Once George Zimmerman’s vocal defender, Frank Taaffe said Wednesday that he wanted to “make amends” with the family of Trayvon Martin by testifying for a federal grand jury convened in downtown Orlando.
The grand jury is believed to be hearing testimony in the civil rights probe into 17-year-old Trayvon’s shooting in Sanford. Zimmerman said he shot the teen in self-defense. He was found not guilty of second-degree murder at trial last year.
Taaffe, a former Zimmerman neighbor, was subpoenaed by a U.S. Department of Justice attorney to testify Wednesday.
Before entering the courthouse, Taaffe spoke to reporters, offering a complete about-face from his original stance on the case. Asked why his views had changed, Taaffe’s reply was blunt: “Death.”
Taaffe explained both of his sons died recently, leading him to reflect on the loss felt by Trayvon’s parents.
“This is a young man who didn’t deserve to die,” Taaffe said.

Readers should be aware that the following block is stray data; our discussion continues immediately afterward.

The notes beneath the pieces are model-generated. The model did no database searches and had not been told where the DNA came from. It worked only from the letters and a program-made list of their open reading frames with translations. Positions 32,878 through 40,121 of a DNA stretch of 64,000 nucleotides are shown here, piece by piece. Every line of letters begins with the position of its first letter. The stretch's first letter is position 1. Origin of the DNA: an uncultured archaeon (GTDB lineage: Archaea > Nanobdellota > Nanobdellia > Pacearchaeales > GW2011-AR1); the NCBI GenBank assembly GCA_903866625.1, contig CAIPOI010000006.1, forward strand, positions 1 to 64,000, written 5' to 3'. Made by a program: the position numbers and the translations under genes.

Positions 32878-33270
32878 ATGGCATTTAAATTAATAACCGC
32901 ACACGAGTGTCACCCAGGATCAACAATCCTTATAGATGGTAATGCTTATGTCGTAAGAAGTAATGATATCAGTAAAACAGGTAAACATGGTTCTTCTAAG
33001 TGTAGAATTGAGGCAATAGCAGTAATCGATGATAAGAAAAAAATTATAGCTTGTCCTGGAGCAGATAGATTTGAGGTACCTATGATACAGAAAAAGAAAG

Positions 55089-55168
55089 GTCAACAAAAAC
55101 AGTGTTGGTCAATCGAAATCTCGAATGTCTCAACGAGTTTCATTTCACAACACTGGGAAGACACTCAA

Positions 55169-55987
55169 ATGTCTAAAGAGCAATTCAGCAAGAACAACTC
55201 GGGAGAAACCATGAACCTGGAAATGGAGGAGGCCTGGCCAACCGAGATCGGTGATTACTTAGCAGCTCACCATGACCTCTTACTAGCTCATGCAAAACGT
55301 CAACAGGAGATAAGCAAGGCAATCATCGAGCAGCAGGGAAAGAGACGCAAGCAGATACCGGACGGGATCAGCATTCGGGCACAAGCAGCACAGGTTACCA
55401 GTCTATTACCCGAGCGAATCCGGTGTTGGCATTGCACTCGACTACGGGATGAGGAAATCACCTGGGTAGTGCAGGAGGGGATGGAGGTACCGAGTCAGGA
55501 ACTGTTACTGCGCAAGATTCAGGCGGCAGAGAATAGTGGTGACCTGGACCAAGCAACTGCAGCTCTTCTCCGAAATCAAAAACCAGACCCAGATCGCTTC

Zimmerman was driving through his neighborhood when he saw Trayvon walking through the rain Feb. 26, 2012, and called police to report the teen as suspicious.
Zimmerman left his vehicle. During a confrontation that left Zimmerman bloodied, he fatally shot the teen.
Trayvon’s killing became a cause célèbre after Zimmerman initially wasn’t arrested, sparking protests and a national debate about self-defense laws. Many believed that Trayvon was racially profiled by Zimmerman.
Taaffe said he now counts among them.
“In my heart of hearts, I do believe that,” he said.
Reached Wednesday, Zimmerman would not comment on Taaffe’s remarks.